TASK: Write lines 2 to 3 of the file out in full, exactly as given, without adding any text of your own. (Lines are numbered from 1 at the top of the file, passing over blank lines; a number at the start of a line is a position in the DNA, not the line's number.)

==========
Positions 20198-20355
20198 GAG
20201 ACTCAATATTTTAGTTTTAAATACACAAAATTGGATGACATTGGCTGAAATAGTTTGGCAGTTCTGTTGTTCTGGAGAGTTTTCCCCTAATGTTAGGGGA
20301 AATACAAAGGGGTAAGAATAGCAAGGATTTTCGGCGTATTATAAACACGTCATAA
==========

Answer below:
20198 GAG
20201 ACTCAATATTTTAGTTTTAAATACACAAAATTGGATGACATTGGCTGAAATAGTTTGGCAGTTCTGTTGTTCTGGAGAGTTTTCCCCTAATGTTAGGGGA